Elizabeth Stein 6:07
    I love that. And I love certainly what resonates so much with what you're doing at Goop Kitchen and purely Elizabeth is that joy like we know that our community, doesn't want to sacrifice on taste. And the amazing thing is that it can be both healthy, delicious, and joyful at the same time. So before we dive into all things, Goop Kitchen, you obviously had an amazing career before Goop Kitchen you didn't just go from being 13 to landing in this group kitchen world. And so we'd love to hear a little bit about some of the lessons that really brought you into Goop Kitchen today. Because you had amazing experiences, being head chef at Meadow Wood, and that's your little bit about that.

    Kim Floresca 6:57
    Ah, yeah, so I was kind of exploring this world of culinary and I just graduated colors school and the world is your oyster and where do you want to go. So actually went to Colorado Springs, and work the Broadmoor Hotel, a very iconic, very old, classic traditional kind of style culinary. I met my partner there, Daniel Ryan, and he was just like, hey, let's go to Chicago. And let's try and do something else with this culinary dream of ours. So he went to a Linea to help open that restaurant. And I went to 7:30* True, which is also very iconic. At the time, it was Gail Ghana, rich Romano. And then it was like, Okay, we spent a couple years here. Hey, let's go to New York. And so why did I tell and Bushi and ready to go. And it's like, Okay, what's New York got to offer. So went to go work for Thomas Keller at Per Se restaurant. And he went to go work at Alain Ducasse and 11 Madison Park. And we've been writing this is probably about five or six years, we've been writing a letter to this restaurant called Mulberry, which is in the northern part of Spain. And they would accept one of us, but they wouldn't accept the other one. And so every year, it'd be kind of one or the other. And we're like, well, we just won't go. And they told us about a beautiful trip of bringing all of these culinary chefs in. And we're like, let's see what it's about. And they basically bring in a lot of culinarians from around the world, Japan, Denmark, brands, England, and America. And you come in and for two years, you get to train. So you get one month where you get to learn and eat all of Spain, learn about the culture and the history, one month of learning Spanish, and then you get to work in the restaurant. And so we got to work in Mulberry, which was our dream. El Bulli restaurant, which is also closed now, but it's also very iconic where you would go get buckets of seawater, and you would cook your lobsters in it, and you would run back and toss it back out into the ocean. And here and Lady estates are just like, I can't even fathom going into the woods. And then we came back to the States. And we went to Napa, and he worked at the French Laundry. And I worked at the restaurant at Meta Wood. And we were just very fortunate to be in this partnership where we can really take everything that we're learning, and it's almost like you're working in both restaurants because you're getting all of this knowledge and every night we would just talk about food, and textures and flavors and what did you try that was something new and different. And then lo and behold, I landed this position. I don't know how it happened, but it was often the circumstance that I came here and got to work with Gwyneth and this amazing team here at Goop Kitchen. We're been here about three and a half years now. I'm very excited to take over.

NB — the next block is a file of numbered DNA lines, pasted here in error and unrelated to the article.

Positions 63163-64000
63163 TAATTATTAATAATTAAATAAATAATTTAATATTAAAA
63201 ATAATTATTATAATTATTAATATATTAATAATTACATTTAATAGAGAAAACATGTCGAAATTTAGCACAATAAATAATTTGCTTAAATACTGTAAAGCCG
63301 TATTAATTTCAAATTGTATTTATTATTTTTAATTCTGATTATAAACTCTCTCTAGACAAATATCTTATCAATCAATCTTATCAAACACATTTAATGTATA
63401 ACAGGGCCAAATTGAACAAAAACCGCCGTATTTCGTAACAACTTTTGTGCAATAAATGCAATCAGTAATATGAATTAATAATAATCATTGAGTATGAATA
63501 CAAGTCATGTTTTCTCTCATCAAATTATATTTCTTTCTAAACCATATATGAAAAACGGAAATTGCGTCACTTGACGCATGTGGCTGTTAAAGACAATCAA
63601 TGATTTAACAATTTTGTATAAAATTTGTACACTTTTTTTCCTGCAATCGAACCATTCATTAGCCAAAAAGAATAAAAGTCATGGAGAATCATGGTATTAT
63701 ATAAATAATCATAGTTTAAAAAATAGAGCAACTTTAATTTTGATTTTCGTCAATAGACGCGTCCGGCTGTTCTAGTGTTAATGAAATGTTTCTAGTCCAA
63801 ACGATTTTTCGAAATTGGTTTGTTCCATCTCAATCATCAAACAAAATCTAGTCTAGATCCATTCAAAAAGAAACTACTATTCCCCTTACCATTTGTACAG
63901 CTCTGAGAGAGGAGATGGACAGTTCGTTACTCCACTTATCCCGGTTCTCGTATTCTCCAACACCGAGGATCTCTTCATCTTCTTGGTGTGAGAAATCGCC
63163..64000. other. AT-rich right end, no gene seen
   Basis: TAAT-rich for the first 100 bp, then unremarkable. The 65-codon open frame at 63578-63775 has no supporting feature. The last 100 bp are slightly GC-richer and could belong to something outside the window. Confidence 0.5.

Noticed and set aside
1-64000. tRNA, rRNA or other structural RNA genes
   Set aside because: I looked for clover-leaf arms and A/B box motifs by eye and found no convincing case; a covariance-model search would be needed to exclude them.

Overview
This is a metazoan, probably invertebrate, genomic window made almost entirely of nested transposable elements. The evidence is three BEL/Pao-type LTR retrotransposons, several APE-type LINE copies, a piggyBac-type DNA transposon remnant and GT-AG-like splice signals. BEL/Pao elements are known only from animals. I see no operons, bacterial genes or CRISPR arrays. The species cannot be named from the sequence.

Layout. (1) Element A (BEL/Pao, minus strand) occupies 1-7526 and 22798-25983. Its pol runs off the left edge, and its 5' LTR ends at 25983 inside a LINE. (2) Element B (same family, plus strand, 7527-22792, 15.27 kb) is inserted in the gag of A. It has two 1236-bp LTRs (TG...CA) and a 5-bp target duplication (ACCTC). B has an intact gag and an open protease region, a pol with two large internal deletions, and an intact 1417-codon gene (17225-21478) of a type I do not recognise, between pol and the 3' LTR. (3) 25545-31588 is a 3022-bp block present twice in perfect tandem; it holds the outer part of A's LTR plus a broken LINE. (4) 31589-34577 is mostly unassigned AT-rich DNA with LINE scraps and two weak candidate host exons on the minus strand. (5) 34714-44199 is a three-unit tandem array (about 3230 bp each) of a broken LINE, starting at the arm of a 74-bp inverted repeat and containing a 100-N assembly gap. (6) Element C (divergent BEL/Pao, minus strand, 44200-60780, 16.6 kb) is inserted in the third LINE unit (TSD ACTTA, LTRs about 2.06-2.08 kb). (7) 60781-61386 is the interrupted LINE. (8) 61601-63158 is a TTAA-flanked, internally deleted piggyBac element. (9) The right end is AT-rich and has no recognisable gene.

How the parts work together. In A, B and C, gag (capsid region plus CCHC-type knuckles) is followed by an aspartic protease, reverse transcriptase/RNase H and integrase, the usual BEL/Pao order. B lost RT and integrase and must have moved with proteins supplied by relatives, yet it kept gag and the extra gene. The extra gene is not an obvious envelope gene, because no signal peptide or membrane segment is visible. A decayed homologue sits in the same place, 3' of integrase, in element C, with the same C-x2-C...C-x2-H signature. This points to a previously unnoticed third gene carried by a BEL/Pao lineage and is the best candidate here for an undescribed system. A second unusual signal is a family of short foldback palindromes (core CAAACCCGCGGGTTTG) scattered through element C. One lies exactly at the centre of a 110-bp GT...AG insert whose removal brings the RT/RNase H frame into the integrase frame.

Elizabeth Stein 9:54
    Oh, what an incredible experience that you had and being able to move around the country the world really being in these top restaurants and honing, your all of your skills to ultimately now be here at Goop. And so how did you first hear about the Goop opportunity? And what did you think about the concept because certainly, it's very different in the same but certainly different than an eating course tasty menu at Meadow wood*10:23, for example.

    Kim Floresca 10:24
    So when I was approached with this project, it was a, we need to do better about our food systems, and we need to clean up what we're eating, we know you have fine dining experience. And what do you think about bringing some of that to kind of a fast casual pace, and I said I think being able to serve as our guests, it's just a little bit different, you're a little bit farther removed. But I think that would be a great luxury, that we can combine all of these forces to be able to create something special. And had I known what it was going to be today, I probably would have obviously approached in a different light in the beginning. It was very fine dining. And then we started to kind of like mellow out a little bit, and find our own groove and take this path of this three Michelin star fine dining with a very fast casual concept, and merge the two together to create something a little bit more kitchen. I mean, when you see the packaging, and you see kind of all of the branding behind it, you see the level of care that all of our team puts behind it, it really kind of makes me feel so excited to come to work, it's literally the best job I've ever had. And when you get to work with all of your best friends, and everybody that kind of comes together and works in a very constructive way. And that's the best idea when I think it's so empowering to be in that position to say, wow, look at all these people that are here to support every aspect that we do in business, but also in life. And so whenever somebody goes out for vacation, everyone pushes them out, don't look at your phones, don't look at any emails, if you do, we'll remove you from all the threads. I think having that level of support is really incredible that I've never had before. And so building that sense of family and a sense of friendship, really is what it is really kind of translate into the food and the service that we provide.